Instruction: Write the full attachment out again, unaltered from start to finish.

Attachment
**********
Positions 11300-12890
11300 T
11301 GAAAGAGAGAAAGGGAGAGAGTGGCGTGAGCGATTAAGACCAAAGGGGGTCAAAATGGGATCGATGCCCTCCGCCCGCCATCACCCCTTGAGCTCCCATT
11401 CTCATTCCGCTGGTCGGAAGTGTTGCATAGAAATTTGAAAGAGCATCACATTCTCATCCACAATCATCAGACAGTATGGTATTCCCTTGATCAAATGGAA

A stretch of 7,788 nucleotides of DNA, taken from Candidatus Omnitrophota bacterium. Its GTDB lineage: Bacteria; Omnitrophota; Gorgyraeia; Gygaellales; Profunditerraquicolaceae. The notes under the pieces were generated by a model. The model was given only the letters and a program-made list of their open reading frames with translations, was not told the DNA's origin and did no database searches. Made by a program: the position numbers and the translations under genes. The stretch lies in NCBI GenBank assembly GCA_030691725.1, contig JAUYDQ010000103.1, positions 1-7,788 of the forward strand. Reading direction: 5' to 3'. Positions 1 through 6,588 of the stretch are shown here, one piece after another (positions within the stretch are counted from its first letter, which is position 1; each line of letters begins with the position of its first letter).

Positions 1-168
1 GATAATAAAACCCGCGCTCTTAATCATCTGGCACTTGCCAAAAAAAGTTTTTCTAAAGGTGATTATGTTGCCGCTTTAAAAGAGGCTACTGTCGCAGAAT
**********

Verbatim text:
Positions 11300-12890
11300 T
11301 GAAAGAGAGAAAGGGAGAGAGTGGCGTGAGCGATTAAGACCAAAGGGGGTCAAAATGGGATCGATGCCCTCCGCCCGCCATCACCCCTTGAGCTCCCATT
11401 CTCATTCCGCTGGTCGGAAGTGTTGCATAGAAATTTGAAAGAGCATCACATTCTCATCCACAATCATCAGACAGTATGGTATTCCCTTGATCAAATGGAA

A stretch of 7,788 nucleotides of DNA, taken from Candidatus Omnitrophota bacterium. Its GTDB lineage: Bacteria; Omnitrophota; Gorgyraeia; Gygaellales; Profunditerraquicolaceae. The notes under the pieces were generated by a model. The model was given only the letters and a program-made list of their open reading frames with translations, was not told the DNA's origin and did no database searches. Made by a program: the position numbers and the translations under genes. The stretch lies in NCBI GenBank assembly GCA_030691725.1, contig JAUYDQ010000103.1, positions 1-7,788 of the forward strand. Reading direction: 5' to 3'. Positions 1 through 6,588 of the stretch are shown here, one piece after another (positions within the stretch are counted from its first letter, which is position 1; each line of letters begins with the position of its first letter).

Positions 1-168
1 GATAATAAAACCCGCGCTCTTAATCATCTGGCACTTGCCAAAAAAAGTTTTTCTAAAGGTGATTATGTTGCCGCTTTAAAAGAGGCTACTGTCGCAGAAT